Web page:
The geographical area of Bangladesh – extending through the plateau and plains to the marshy land skirted by the Bay of Bengal- produce a wide variety of wood yielding plants. Botanists have identified a list of forty such wood yielding plants including bara chakma, barajamun, bauriphal, bhandras, binga, boilam, bondara, budgrat, chalta, chilauni, dhudol, eng, genedelli, geria, goda, jalpai, jam, kabashi, kandeb, kanak champa, kandra, kum, lali-kawala, lampati, lassuni, mada, mandania, murtega, orcha, palok, petakara, pitagoria, poshur, ramphal, saar, sandugaza, sultana, champa, sunder, sundry, sura, telsur and tula.
Wood from these trees are generally used for making pillars for houses, rafters, beams, carts, yokes, ploughs, planks, toys, furniture, cigar boxes, agricultural implements, railway carriage, boats, canoes and oars, walking sticks, domestic utensils, panelling and frames, staircases, flooring, partition work, splints, combs, pen holders, spear shafts, stems of hukka, bedstead legs, turnery work, cupboards, mathematical instruments and for construction work and the match industry.
The timbers used specially for carving of sculptures and decorated furniture are Krishna sirish (Albizzia amara, boivin) sirish (Albizzia lebbek, benth), east Indian walnut: chaplash (Artocarpus chaplasha – roxb), chilla (Caseria tomentosa – roxb), Bomchilla or papri (Holopetelea Intgri Olia – planch), orcha (Sonneralia), Caseolaris (Lim Engler), shisham (Black wood) (Dalbergia Latifolia), deodar (Himalayan cedar Cedrus deodara), mehogani (Toona Ciliata), Karam or haldu (Adina Cordipolia), Chittagong wood (Chukrassia tabularis), walnut (Jugulans Regia), and ebony (Diospyros Ebenum).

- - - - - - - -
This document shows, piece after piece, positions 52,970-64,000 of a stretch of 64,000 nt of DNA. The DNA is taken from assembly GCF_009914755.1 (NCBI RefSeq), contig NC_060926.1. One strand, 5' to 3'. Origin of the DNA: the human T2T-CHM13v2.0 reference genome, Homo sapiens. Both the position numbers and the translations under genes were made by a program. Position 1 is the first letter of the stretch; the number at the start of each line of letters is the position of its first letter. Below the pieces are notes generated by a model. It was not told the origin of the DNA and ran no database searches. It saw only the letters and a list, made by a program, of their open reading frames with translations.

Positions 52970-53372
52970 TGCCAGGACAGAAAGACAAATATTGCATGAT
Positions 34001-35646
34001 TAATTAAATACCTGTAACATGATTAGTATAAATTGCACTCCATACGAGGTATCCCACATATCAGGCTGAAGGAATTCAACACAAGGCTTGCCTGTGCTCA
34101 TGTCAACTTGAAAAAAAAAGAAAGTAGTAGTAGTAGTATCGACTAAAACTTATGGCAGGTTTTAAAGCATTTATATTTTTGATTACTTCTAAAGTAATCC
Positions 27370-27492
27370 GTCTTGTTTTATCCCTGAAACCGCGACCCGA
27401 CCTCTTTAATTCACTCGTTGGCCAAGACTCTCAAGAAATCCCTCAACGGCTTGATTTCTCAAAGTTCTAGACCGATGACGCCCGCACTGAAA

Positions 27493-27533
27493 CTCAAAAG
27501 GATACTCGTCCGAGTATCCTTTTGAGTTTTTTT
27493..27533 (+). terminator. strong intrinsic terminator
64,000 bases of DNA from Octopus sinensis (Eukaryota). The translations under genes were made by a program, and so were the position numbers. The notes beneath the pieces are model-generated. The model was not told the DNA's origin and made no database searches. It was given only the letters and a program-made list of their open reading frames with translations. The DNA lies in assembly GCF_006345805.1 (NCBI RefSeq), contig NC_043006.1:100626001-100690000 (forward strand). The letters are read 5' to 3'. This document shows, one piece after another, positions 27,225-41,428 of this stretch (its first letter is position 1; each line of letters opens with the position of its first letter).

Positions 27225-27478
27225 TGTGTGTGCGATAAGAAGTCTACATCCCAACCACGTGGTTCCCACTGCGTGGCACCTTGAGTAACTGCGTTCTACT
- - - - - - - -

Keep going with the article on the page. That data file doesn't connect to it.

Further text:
Some of the remarkable examples of Bengal wood carvings of the 11th-12th century A.D. are preserved in the National Museum of Bangladesh, Dhaka. Discovered at Rampal village, two wooden pillars carved with the figures of a purnakumba and the divinities; the decorated wooden lintel from Sonargang depicting the four-armed Vishnu seated in Dhyanasana, the Garuda figures in wood recovered from Raghurampur; the surasundari holding a bird on a five feet wooden pillar unearthed during the excavation of a pond in the village of Kazikaba in Vikrampur.
The wood carvings of Bengal are worked on by an artisan community called sutradharas. According to their geographical distribution the community is divided into four groups such as vardhamaniya, ashtakulasamudbhava, brahmayajniya and purvavangiya. The Purvavangiya group is distributed within the geographical area of Bangladesh.